Climate change is expected to increase the frequency and severity of drought in many of the world’s peatlands which, in turn, is liable to release far more carbon dioxide than … [Read full article]
New research from an international team of scientists has provided the strongest yet evidence that Antarctica and North America were once part of the same continent 1.1 billion years ago, well before the super continent of Pangaea was formed.
According to geologists at the University at Buffalo, marine-calving glaciers have the ability to not only shrink rapidly during periods of global warming, but to grow as quickly during periods of global cooling.
Scientists from the British Antarctic Survey (BAS) have discovered a slew of previously undiscovered underwater volcanoes in the ocean waters around the remote South Sandwich Islands, a series of islands grouped together with Britain’s claim in Antarctica.
Images taken by the European Space Agency’s ERS-2 satellite days before it was retired have revealed the rapid changes happening to Greenland’s glaciers.
According to new research presented at the XXV International Union of Geodesy and Geophysics General Assembly in Melbourne, Australia, rising temperatures in the Arctic have led to an increase in the amount of rainfall, and thus, a decrease in the amount of snowfall.
A two-part study investigating the impact of methane – one of the most potent of greenhouse gases – has found that millions of tonnes of methane currently frozen in sediment beneath the Arctic Ocean will wreak havoc if released into the oceans.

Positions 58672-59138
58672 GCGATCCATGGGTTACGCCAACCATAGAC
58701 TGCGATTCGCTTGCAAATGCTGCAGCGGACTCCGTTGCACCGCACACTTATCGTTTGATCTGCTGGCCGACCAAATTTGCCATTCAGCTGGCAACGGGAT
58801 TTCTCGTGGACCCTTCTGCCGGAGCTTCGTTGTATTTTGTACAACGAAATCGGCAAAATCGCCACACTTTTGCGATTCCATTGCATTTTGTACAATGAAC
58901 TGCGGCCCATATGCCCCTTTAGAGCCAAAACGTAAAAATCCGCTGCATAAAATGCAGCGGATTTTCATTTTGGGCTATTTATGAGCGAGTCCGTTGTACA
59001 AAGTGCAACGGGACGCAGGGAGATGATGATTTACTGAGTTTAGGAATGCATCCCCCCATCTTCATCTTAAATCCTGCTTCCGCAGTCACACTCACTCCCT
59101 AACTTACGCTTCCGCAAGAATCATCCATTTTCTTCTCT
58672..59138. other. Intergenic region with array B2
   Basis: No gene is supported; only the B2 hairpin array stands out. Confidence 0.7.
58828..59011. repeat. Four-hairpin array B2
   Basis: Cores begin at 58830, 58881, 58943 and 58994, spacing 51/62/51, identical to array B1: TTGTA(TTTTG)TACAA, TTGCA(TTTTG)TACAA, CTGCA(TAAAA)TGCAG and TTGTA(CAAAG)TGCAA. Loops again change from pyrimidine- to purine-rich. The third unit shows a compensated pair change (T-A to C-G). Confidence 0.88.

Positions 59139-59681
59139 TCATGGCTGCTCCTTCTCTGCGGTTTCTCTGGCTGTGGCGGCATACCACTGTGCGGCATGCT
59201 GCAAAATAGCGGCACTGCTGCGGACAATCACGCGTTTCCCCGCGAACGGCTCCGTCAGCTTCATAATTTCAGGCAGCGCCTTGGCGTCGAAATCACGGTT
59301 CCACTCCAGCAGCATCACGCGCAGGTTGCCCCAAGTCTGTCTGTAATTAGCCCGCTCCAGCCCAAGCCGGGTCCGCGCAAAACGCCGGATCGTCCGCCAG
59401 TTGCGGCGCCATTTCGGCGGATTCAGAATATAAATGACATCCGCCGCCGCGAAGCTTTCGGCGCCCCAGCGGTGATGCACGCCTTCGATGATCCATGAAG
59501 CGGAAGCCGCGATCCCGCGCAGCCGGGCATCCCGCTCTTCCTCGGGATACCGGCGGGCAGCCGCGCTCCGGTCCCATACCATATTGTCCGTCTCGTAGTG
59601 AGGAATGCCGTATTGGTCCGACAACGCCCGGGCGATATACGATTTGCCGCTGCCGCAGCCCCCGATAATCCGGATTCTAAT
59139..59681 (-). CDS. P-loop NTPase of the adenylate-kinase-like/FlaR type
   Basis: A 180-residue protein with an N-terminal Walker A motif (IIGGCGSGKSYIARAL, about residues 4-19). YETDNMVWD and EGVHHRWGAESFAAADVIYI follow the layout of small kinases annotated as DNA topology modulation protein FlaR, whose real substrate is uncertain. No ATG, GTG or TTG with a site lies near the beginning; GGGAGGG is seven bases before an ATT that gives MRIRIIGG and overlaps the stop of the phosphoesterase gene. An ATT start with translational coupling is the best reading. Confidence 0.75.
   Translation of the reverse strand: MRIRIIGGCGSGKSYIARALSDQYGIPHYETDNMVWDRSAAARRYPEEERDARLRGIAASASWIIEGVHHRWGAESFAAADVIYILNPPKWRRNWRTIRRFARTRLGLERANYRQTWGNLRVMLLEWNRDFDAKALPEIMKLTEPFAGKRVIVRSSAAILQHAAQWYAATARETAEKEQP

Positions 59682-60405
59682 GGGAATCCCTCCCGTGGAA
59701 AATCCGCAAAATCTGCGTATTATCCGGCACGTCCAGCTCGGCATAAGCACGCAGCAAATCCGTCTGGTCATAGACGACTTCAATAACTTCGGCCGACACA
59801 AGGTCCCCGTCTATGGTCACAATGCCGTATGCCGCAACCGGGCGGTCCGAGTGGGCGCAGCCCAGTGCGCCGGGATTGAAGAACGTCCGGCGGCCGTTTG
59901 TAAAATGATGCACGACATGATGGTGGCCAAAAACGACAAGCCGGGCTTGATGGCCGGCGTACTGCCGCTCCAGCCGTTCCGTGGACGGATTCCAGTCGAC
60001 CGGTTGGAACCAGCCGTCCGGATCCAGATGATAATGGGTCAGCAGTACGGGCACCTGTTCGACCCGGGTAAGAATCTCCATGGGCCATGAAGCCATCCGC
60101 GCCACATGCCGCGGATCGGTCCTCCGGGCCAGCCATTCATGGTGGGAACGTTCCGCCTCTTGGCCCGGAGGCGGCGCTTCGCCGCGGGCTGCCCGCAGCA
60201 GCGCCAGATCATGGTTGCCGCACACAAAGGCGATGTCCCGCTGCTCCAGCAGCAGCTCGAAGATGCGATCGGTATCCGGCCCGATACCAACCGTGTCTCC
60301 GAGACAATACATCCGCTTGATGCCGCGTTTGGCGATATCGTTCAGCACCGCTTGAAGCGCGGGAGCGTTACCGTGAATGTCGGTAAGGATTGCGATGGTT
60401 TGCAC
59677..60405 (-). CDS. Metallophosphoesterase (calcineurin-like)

There is a source of increased carbon emissions that not many people are looking at; the destruction of trees during a hurricane or other strong storm. Investigating situations such as this are leading scientists to better understand the carbon cycle.
New research out of The Australian National University has recorded for the first time what was once thought to be only theoretical; yo-yo subduction in the Earth’s crust.
Icebergs have always been majestic objects, and just a little ill-defined, but new research is shedding more and more light on them. In a new discovery that has global implications scientists have discovered that icebergs drifting out to sea leave in their wake an increased level of chlorophyll which in turns increases carbon dioxide absorption.
NASA has been providing a lot of photos and satellite imagery of Japan over the past week, focusing on the devastation that has affected the region surrounding the Sendai region after the magnitude-9 earthquake and subsequent tsunami that hit. Below are three more images that each show a different picture of the impact the earthquake and tsunami had on the country.
The earthquake which has devastated Japan has been the focus of many this past week, not the least of which are the scientists who are studying the quake and its subsequent tsunami. Geophysicist Joachim Saul from the GFZ German Research Centre for Geosciences (Helmholtz Association) created an animation which shows the sequence of quakes since March 9.
The Laboratory of Applied Bioacoustics (LAB), a unit of the Universitat Politècnica de Catalunya (UPC), directed by Professor Michel André, recorded the sound of the earthquake that hit Japan on Friday, March 11, and that recording is now available online to listen to: it is, without a doubt, a unique opportunity.